Joe: It’s unusual for chefs like us to team up with another chef. Some people will even think that sounds problematic. But looking back on it I think that was the smartest decision we could have made. We did this together – everything from finding the space, doing a business plan, finding investors, building out the space, and now cooking together – and I can’t tell you how right it feels that I’m with Walker in this.
Walker: Sharing the responsibility for all the decisions we make has led to better decisions.
Joe: It’s not like we couldn’t have each done it on our own. We could have. But it would have been a lot harder, it would have taken longer, and I don’t think it would have been done as well. With anything, you can only do so much, and there are certain things you’re good at and certain things you’re not. With both of us involved, we’re able to be better at more things.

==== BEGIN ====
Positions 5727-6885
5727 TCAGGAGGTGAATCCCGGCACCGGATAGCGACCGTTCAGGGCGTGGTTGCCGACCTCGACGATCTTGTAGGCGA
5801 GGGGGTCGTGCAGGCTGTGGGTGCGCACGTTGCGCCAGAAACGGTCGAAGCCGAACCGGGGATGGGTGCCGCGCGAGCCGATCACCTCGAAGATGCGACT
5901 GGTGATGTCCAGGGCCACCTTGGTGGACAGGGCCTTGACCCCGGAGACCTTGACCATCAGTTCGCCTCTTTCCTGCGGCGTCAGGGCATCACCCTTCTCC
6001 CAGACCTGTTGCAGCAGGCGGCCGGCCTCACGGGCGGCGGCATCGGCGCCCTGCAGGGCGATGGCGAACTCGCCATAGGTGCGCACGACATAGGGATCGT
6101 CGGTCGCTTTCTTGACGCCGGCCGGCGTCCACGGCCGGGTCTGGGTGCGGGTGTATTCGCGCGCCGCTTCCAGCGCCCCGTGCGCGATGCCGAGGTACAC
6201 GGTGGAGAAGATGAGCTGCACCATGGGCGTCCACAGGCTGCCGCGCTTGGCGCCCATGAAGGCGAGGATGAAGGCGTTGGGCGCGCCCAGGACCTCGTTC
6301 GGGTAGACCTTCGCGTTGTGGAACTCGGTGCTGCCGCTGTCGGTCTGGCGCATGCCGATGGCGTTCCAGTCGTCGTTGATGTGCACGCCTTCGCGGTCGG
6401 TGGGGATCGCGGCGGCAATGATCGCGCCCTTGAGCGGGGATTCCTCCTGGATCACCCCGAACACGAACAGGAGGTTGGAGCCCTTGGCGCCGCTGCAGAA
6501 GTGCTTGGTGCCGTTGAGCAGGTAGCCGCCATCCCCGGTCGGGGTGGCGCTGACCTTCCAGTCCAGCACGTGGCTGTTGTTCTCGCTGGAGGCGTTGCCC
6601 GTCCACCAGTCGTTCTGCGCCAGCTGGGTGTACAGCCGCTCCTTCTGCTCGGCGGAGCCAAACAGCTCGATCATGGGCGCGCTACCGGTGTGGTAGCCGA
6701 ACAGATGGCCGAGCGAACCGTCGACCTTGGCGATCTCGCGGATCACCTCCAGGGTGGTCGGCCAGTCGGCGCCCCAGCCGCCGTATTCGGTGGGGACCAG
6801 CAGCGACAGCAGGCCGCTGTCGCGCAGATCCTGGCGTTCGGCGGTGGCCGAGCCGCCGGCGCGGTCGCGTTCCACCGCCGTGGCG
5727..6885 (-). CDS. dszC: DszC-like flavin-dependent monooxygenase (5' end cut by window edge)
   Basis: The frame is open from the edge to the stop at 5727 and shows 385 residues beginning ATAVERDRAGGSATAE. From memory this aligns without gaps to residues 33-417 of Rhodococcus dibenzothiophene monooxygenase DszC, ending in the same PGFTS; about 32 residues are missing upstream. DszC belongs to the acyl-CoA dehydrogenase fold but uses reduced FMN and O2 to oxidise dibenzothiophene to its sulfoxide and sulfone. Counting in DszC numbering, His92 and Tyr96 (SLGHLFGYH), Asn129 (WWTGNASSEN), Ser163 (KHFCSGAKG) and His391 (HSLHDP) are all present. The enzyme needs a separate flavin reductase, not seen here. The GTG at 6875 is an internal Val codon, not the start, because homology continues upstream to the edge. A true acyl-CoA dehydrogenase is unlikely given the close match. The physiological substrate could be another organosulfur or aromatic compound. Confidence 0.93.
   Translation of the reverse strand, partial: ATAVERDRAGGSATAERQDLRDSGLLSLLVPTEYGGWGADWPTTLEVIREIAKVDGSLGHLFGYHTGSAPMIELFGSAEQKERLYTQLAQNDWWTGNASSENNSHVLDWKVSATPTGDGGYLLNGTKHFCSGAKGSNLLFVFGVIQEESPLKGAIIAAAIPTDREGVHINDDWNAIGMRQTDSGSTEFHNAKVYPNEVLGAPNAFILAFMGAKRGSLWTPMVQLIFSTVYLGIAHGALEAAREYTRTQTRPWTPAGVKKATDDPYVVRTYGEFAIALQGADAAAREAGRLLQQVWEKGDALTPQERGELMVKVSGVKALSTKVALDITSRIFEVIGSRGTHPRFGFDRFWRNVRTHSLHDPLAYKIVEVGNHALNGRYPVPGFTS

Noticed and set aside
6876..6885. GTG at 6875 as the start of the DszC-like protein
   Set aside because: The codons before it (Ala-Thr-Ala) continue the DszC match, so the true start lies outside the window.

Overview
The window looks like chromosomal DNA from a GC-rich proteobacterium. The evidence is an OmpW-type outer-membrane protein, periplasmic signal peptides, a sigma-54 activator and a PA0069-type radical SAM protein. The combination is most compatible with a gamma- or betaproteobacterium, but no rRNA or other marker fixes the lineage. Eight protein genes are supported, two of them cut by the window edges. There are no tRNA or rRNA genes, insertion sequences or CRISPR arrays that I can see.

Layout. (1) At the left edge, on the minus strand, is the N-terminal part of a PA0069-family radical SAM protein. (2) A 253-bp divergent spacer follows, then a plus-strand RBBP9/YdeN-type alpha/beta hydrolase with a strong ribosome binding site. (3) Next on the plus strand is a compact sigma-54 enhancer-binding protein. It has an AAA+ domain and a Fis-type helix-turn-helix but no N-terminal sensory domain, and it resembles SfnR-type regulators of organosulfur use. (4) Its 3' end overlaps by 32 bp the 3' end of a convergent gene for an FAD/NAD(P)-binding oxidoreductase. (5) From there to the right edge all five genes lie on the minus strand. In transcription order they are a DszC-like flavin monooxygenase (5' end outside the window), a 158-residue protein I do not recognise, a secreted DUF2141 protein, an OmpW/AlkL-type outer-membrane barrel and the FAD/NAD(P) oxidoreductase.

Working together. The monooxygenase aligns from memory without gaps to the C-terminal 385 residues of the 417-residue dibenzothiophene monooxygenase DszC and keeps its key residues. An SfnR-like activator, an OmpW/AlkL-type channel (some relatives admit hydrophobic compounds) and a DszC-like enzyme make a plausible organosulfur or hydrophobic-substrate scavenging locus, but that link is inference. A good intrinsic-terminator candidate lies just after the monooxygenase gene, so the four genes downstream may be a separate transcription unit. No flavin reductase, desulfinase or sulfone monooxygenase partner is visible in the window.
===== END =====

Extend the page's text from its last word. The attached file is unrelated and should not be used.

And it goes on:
Walker: We ended up doing everything ourselves. We didn’t know what we were getting into at first. Early on, we had some designers come in. They were really nice and cool, and then they started giving us estimates. When we started seeing those estimates, we were like…there’s no way this is gonna happen unless we do all this ourselves.
But by that point we were past the point of no return. There was no going back.
Joe: We didn’t know what we were getting into, but looking back I wouldn’t have wanted to do it any other way. It was a great learning experience.
Walker: Yeah, but I’m not sure I’d want to do it that way again!
So let’s talk about the food.
Joe: The food – that’s the best part about the restaurant!
We had originally planned to keep the food really simple. The original idea was to get the place open, and just do something really nice but really simple.
But the same thing happened with the food that happened with the construction of the space – once we got into it we just wanted to go all out – to make the best food we possibly could.